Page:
Tired from the work, frustrated at the boss, sweaty by the heat. This was the state of mind when “places to go for photowalks in Delhi” was googled. I sincerely thank God that Google listens to our wishes quicker than God. Now, I just had to choose from the 87,200 results which were provided in 0.43 seconds.
Well, Bhuli Bhatiyari ka Mahal, which translates to “the palace of the lost” was chosen which is located near central Delhi, hardly 2 km from my home and surprisingly, I never knew it existed. I decided to take a walk as paying money for 2km when your belly starts becoming strikingly visible seems worthless.
Here is a view of the huge Hanuman Murti which you would have seen, if you have seen any movie shot in Delhi. It is a 108 foot long temple just 200 metres before the palace for the worship of monkey god, Hanuman. Hindus have 33 crore (330 million) Gods. So we could practically have a God for every species. Monkeys were at least our ancestors so it was expected to have a God for them 😉
Moving forward, let us enter the forest reserve in the middle of which we have our destination. Yes, Bhuli Bhatiyari is a forest that starts from the centre of Delhi and is spread across miles. But before entering the palace, the ferocious guard sitting on the tree asks for authentication of the visitor. The watchful eyes reminding me that I am just a visitor to a place I don’t belong to and I better behave.
The serene surroundings, filled with green trees and all types of chirping birds shields us from the cruel sunshine and worldly worries. Walking just a few steps more, we reach the beautiful, spooky and reportedly one of the most haunted places in northern India. I was glad the ghosts were not at home to welcome me.
Built in 14th century by Firoz Shah Tughlaq, the son of Mohd. bin Tughlaq who is famous for his intelligent mistakes. I am not sure if Firoz Shah is counted among them. This was used as a resting palace for the nobles and other powerful men who got tired while doing the noble job of murdering animals. Jokes apart, although the place might look like a ruin at the first glance, but the deafening silence interrupted only by the voices of the jungle, and a peculiar peace of mind granted by the rebellious trees made the place exquisitely beautiful. Probably that is why I wasn’t able to click enough pictures of it as I got lost in the lap of nature in which the palace was built. It was not until something bit me when I noticed the presence of other creatures near my hand. I was actually disturbing someone at home, waiting for dinner to arrive 😀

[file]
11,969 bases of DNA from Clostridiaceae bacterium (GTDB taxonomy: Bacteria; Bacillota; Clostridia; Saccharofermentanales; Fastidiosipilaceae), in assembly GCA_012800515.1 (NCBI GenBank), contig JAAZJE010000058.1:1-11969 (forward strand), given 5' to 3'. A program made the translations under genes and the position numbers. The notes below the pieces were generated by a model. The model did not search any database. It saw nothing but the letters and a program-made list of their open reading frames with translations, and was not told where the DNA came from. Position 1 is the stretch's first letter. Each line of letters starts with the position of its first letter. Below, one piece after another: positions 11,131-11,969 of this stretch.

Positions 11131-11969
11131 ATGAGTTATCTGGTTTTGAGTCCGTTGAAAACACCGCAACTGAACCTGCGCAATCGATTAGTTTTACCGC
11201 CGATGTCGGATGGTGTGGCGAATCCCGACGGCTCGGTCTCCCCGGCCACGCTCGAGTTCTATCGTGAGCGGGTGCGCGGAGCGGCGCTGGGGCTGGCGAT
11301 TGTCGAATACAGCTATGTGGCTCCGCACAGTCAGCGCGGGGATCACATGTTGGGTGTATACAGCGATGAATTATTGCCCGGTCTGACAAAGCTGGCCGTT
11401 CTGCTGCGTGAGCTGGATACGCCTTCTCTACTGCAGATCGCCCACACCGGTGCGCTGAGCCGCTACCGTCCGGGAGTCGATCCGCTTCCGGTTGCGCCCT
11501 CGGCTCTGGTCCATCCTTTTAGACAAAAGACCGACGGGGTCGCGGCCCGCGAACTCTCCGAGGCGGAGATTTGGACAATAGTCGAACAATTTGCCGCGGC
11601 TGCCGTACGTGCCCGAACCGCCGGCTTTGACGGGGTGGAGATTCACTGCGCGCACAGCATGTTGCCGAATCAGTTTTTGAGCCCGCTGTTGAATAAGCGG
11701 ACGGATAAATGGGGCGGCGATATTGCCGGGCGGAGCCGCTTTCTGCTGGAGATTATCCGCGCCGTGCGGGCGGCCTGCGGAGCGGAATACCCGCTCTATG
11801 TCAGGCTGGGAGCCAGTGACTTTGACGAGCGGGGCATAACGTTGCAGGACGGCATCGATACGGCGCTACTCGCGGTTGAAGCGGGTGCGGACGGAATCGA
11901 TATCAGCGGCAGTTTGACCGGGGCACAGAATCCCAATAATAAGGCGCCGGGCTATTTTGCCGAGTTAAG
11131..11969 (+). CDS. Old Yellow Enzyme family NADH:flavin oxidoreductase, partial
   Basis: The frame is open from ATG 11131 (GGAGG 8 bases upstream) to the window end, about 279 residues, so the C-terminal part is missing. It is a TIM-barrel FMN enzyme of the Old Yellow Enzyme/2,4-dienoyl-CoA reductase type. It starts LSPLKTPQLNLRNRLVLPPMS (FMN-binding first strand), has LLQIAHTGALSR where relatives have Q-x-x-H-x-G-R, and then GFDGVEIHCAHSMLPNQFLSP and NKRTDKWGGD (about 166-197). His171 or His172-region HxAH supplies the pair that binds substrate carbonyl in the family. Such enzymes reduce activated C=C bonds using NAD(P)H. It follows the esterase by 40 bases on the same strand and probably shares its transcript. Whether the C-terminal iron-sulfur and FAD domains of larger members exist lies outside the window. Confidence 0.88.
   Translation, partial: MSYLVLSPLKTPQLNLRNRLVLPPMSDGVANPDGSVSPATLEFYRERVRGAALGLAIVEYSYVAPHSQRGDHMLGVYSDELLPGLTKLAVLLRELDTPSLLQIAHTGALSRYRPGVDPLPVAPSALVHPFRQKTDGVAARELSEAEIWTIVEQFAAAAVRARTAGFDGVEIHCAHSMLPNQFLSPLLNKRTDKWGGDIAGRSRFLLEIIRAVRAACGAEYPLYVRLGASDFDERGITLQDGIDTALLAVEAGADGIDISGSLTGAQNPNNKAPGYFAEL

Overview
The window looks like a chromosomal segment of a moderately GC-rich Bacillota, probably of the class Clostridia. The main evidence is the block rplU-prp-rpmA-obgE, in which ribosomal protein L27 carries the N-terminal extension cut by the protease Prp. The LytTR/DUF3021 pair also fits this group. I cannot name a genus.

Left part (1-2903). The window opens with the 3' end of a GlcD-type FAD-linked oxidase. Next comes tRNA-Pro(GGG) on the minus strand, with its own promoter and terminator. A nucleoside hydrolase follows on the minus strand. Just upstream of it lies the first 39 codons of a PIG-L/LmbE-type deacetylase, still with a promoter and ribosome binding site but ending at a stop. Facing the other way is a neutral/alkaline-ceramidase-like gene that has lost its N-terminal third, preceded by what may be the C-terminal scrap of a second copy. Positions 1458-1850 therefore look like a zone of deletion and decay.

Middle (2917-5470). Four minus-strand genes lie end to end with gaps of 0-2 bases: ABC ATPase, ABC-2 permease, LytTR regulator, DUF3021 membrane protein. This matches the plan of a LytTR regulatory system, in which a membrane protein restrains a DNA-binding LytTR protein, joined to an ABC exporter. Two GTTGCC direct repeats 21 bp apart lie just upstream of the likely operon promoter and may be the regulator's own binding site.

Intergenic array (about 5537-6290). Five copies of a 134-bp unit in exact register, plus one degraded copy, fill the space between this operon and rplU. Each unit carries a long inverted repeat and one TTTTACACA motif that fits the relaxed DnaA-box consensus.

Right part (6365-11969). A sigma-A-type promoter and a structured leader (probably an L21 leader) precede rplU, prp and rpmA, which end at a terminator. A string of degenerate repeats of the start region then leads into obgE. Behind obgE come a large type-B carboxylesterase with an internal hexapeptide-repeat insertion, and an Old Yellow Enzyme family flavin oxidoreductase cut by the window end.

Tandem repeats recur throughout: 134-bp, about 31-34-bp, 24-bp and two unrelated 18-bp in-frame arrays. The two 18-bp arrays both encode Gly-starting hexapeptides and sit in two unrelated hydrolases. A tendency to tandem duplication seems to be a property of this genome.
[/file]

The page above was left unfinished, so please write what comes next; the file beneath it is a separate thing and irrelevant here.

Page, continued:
Coming back to the senses, I found a road and I started walking on it. You have to agree it was impossible to resist when you see this view on both your sides. The more I looked, the more enriching experience it became. The art of the trees forming so many shapes that the stars forming constellations could be put to shame. If you think the good things have been talked too much about, you must know that I was really feeling scared thinking what if the ghost stories about this place are actually true and the ghost of 7000 years old caretaker, Bu Ali Bhatt is waiting for me behind one of those trees with an axe or something of the sort. I was also curious if he would pose for me before killing and if I would be able to tag him on Facebook or Instagram or probably Mr. Bhatt would be too old fashioned for social media. If that were the case, I imagined him saying : “If Facebook was there in my time, I would have been celebrating my 700th anniversary with Mrs Bhatt. Too bad that by the time I carved my emotions on a stone as my first love letter, the whole Tughlaq empire had fallen and Mughals were already here calling me a ghost. How I wish to break the nose of Mrs Bhatt now with that first love letter.”
A few steps more, and I saw a small hole full of ants. I was about to click its pictures when a voice startled me, “Hey stop! What are you doing?” “Just clicking pictures of the anthole”, I replied politely. The man asked me to look closely and see if it is an anthole indeed. I did as instructed, and was surprised to see a rotten coconut buried in the ground with a red thread tied around it. Guessing from my confused look that I don’t know a single ritual of Hinduism, he told me that when a child dies before turning 5, he is buried and a coconut is marked at the site of burial because it is believed that he/she will re-born very soon. Also, the ants I see are not going home, they are actually eating the body by digging holes in that coconut. “Fuck”, I thought. I wanted to ask him, “WHAT ARE YOU SCARING ME FOR? ARE YOU MR. BHATT?” But I resisted opening my mouth (actually closing my wide open mouth), made a U-turn, and went back. Enough adventure for a day after the boring week 😀
So here I leave you again with the pleasantries which were clicked. Enjoy 🙂
Before you leave, I am on Instagram now. I will feel as good as Mr. Bhatt to see you there if you are there too. pk9692 is the username 🙂